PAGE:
One of the great modern spy novels, this story takes seemingly predictable events and transforms them into a riveting event. From beginning to end, this was thoroughly enjoyable.

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Male Fantasy Writ Large

I had high hopes for this book: positive reviews, an exotic setting and espionage! Unfortunately very early on it was apparent that this was the writer’s knight in shining armor/James Bond wanna-be/Everyman hero fantasy. The titular character was neither Moroccan, nor a girl. She was the only female character in the book (beyond prostitutes and a weary wife of an unfaithful husband) and carried the heavy burden of trying to add realism to her femme fatale caricature, while being so overwhelming bewitching that most men fell at her feet and then risked their very existence for her. The plot was truly laughable-a bored, lonely writer is recruited by a spy ostensibly because he wrote well about espionage and happened to be taking a trip to Morocco (deep state intel via his Facebook page). Although the main character is often paranoid and unsure (much of the book is his insecure inner dialogue), he becomes the “girl’s” savior-punching out adversaries (he takes boxing lessons at home!) and saving her life countless times. She repays him with the only thing she’s been given as a character...well you can imagine. One ridiculous scene involved the main character who happened to walk in on the “girl” who happened to be sleeping naked. It was so implausible that it seemed to have been slipped in only to sexualize her further and as justification for a nude scene in the film version. The reader was good although his “girl” character voice wasn’t seamless and why do all Americans sound like John Wayne?

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  • Sylvia
  • Atlanta, GA, United States
  • 04-30-19

A spy novel in watercolor

After the vivid characters and their interwoven agendas in Cumming's preceding A Colder War and A Divided Spy, this story and everyone in it just shimmers on the surface. I never got a handle on any of the people involved, much less the incredibly dumb opener that sets up this book. The constant references to the movie Casablanca, the either too-sour or too sweet smell of every North African encountered (what's up with that?), and the heavy-handed mysteries of the nefarious bit players were just too tiresome and boring to continue until something happened.. Could not possibly recommend this to anyone. But if you haven't read his earlier work, please do. Trinity is a great treatment of the Cambridge Five and In a Foreign Country is also excellent.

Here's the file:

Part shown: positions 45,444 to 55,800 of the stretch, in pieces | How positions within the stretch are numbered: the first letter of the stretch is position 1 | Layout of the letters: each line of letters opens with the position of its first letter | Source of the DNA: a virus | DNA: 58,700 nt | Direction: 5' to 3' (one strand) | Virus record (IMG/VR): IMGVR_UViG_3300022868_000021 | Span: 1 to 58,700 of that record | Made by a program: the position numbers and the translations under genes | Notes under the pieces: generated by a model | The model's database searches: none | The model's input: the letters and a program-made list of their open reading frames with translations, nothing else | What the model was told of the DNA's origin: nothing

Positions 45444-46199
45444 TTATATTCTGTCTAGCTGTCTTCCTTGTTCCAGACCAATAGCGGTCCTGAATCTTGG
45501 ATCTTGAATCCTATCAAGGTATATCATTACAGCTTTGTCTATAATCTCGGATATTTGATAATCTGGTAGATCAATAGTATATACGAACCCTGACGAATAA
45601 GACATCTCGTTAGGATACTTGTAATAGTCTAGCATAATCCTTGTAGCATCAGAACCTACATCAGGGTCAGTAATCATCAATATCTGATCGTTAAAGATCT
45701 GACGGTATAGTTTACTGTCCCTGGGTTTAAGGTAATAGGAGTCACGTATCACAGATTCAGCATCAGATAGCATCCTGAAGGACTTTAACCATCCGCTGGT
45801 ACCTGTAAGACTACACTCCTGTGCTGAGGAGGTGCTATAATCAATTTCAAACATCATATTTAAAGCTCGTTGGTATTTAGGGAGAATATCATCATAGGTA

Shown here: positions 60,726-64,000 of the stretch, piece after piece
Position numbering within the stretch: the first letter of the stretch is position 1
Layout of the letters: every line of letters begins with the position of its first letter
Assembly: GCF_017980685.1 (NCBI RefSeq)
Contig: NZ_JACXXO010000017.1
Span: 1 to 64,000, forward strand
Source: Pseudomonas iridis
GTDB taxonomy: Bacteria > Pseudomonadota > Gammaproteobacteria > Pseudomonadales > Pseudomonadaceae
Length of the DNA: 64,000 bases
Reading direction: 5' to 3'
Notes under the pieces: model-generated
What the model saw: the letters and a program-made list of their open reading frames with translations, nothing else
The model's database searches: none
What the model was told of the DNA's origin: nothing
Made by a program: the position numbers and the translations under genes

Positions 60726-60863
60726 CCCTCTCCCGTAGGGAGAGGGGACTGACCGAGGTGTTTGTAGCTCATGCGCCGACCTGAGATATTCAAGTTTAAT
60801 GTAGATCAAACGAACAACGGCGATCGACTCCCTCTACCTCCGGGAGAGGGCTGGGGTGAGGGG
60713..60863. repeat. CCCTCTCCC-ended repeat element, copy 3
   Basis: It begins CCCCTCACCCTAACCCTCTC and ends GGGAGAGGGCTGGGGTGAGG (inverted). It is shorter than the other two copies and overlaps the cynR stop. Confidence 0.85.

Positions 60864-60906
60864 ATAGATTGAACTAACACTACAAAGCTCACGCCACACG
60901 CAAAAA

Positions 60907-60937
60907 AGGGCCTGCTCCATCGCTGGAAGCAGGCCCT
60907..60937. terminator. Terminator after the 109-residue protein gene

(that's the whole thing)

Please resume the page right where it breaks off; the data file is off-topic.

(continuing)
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Excellent story, strong performance

I have read many of Charles Cumming's books, and highly recommend his latest. The story is interesting and topical, and it isn't totally clear until close to the end what happened. Very entertaining!

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political agenda disguised as fiction

I'm surprised this book got published, but then again, I really shouldn't be surprised with today's political climate. The author of this book has some very narrow and intolerant views that he is not ashamed to weave into his narrative as if they were the norm. I was sick of the book after a few chapters and couldn't bring myself to finish it. don't waste your money and time with this manifesto.

0 of 1 people found this review helpful

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Bored stiff

The whole book could have been a first chapter!!!
It dragged on forever and made no point

0 of 1 people found this review helpful

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Political comments ruin an otherwise good story

Everyday we’re inundated with negative reporting of our country and president. People are beaten for wearing a red hat or voicing a positive comment about President Trump.
We look to novels as a peaceful interlude but find political comments, that add nothing to the story, added by the author to what end? So brave so far away from real life. Regrettably the story becomes very ordinary as a result - a waste of time, a mistake I won’t make again.

3 of 13 people found this review helpful